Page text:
Updated, Monday, 10:40 p.m. Eastern.
Facebook’s News Feed—the main list of status updates, messages, and photos you see when you open Facebook on your computer or phone—is not a perfect mirror of the world.
But few users expect that Facebook would change their News Feed in order to manipulate their emotional state.
We now know that’s exactly what happened two years ago. For one week in January 2012, data scientists skewed what almost 700,000 Facebook users saw when they logged into its service. Some people were shown content with a preponderance of happy and positive words; some were shown content analyzed as sadder than average. And when the week was over, these manipulated users were more likely to post either especially positive or negative words themselves.
This tinkering was just revealed as part of a new study, published in the prestigious Proceedings of the National Academy of Sciences. Many previous studies have used Facebook data to examine “emotional contagion,” as this one did. This study is different because, while other studies have observed Facebook user data, this one set out to manipulate it.
The experiment is almost certainly legal. In the company’s current terms of service, Facebook users relinquish the use of their data for “data analysis, testing, [and] research.” Is it ethical, though? Since news of the study first emerged, I’ve seen and heard both privacy advocates and casual users express surprise at the audacity of the experiment.
In the wake of both the Snowden stuff and the Cuba twitter stuff, the Facebook "transmission of anger" experiment is terrifying.— Clay Johnson (@cjoh) June 28, 2014
Get off Facebook. Get your family off Facebook. If you work there, quit. They're fucking awful.— Erin Kissane (@kissane) June 28, 2014
We’re tracking the ethical, legal, and philosophical response to this Facebook experiment here. We’ve also asked the authors of the study for comment. Author Jamie Guillory replied and referred us to a Facebook spokesman. Early Sunday morning, a Facebook spokesman sent this comment in an email:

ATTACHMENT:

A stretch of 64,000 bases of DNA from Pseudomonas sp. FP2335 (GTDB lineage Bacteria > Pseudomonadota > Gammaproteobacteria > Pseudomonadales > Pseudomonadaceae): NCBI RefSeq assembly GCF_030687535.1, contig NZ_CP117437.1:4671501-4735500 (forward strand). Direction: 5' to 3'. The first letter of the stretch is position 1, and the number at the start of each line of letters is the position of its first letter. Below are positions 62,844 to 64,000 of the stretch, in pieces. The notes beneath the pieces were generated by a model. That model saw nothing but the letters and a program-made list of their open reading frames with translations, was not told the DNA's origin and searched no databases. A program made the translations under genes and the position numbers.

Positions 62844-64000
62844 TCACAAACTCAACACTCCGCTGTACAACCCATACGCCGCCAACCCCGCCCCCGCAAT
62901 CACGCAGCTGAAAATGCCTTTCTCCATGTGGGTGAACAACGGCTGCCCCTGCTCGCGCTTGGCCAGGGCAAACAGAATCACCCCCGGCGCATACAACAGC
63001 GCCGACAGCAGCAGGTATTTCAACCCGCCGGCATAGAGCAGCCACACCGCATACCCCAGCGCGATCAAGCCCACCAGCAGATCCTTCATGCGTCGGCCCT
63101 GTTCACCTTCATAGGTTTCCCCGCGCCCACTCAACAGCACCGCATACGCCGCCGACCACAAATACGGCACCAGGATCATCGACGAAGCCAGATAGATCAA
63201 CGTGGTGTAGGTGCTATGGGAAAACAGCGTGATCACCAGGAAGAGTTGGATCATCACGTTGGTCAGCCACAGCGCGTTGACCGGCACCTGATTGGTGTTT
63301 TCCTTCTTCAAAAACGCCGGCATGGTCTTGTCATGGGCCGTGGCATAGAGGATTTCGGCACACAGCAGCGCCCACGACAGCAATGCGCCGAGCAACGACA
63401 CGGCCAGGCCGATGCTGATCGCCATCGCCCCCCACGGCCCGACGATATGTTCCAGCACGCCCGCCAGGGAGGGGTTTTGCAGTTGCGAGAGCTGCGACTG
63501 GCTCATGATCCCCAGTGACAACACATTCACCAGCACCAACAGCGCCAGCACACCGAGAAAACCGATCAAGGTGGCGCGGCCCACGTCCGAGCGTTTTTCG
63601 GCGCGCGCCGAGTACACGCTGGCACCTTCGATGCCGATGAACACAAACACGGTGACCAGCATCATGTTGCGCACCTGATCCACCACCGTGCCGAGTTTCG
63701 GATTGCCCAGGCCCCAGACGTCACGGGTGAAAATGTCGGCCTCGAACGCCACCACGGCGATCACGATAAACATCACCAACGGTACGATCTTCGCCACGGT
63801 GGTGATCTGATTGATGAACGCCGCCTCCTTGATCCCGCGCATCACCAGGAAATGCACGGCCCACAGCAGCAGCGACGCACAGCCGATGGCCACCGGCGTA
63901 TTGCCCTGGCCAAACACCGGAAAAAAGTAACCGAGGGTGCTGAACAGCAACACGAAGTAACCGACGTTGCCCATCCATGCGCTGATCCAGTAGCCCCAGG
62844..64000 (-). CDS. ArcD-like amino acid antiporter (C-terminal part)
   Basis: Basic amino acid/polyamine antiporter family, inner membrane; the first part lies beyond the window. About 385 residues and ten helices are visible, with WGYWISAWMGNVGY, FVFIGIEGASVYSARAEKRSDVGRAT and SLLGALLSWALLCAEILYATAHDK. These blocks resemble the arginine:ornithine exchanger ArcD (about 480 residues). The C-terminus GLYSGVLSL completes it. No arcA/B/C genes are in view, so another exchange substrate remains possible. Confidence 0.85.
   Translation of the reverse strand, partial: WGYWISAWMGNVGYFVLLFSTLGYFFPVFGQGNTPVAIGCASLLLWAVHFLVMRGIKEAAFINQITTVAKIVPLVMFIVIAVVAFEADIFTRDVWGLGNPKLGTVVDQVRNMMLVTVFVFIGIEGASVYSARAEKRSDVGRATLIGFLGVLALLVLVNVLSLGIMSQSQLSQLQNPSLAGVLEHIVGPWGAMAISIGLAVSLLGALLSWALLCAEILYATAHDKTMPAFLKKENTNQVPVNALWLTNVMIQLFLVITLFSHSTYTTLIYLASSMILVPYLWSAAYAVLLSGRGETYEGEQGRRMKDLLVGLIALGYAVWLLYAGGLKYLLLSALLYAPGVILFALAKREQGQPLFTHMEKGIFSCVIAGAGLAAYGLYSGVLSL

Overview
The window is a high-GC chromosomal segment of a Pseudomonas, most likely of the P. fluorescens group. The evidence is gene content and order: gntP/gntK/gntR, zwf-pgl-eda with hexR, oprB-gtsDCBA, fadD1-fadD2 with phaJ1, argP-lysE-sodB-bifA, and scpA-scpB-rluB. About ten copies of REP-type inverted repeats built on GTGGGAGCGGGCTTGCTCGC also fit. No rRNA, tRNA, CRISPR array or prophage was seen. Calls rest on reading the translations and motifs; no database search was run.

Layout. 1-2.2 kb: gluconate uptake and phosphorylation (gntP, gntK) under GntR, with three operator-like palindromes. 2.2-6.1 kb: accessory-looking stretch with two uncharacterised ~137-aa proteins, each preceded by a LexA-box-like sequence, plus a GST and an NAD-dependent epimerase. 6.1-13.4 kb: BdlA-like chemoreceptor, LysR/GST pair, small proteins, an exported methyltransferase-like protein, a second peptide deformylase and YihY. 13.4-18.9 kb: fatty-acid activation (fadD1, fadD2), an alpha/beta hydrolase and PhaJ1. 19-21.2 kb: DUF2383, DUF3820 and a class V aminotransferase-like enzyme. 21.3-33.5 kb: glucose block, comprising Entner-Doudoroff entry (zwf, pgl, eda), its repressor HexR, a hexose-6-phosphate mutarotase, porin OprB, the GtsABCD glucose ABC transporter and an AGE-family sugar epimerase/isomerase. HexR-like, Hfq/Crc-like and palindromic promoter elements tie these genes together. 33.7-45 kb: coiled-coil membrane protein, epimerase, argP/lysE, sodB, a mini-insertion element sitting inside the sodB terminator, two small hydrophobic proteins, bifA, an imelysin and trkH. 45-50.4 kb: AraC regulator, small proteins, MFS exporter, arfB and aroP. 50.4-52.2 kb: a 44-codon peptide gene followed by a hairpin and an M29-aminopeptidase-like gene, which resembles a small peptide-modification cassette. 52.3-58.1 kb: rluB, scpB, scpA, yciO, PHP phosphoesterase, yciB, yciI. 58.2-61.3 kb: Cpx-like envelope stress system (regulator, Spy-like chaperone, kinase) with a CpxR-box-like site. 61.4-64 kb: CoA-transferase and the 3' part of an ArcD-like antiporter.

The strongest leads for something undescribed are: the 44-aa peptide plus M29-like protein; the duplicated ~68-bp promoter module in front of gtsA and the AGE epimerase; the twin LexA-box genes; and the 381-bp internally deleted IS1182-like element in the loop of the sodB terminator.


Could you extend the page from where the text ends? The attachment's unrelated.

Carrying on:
This research was conducted for a single week in 2012 and none of the data used was associated with a specific person’s Facebook account. We do research to improve our services and to make the content people see on Facebook as relevant and engaging as possible. A big part of this is understanding how people respond to different types of content, whether it’s positive or negative in tone, news from friends, or information from pages they follow. We carefully consider what research we do and have a strong internal review process. There is no unnecessary collection of people’s data in connection with these research initiatives and all data is stored securely.
And on Sunday afternoon, Adam D.I. Kramer, one of the study’s authors and a Facebook employee, commented on the experiment in a public Facebook post. “And at the end of the day, the actual impact on people in the experiment was the minimal amount to statistically detect it,” he writes. “Having written and designed this experiment myself, I can tell you that our goal was never to upset anyone. […] In hindsight, the research benefits of the paper may not have justified all of this anxiety.”
Kramer adds that Facebook’s internal review practices have “come a long way” since 2012, when the experiment was run.
What did the paper itself find?
The study found that by manipulating the News Feeds displayed to 689,003 Facebook users users, it could affect the content which those users posted to Facebook. More negative News Feeds led to more negative status messages, as more positive News Feeds led to positive statuses.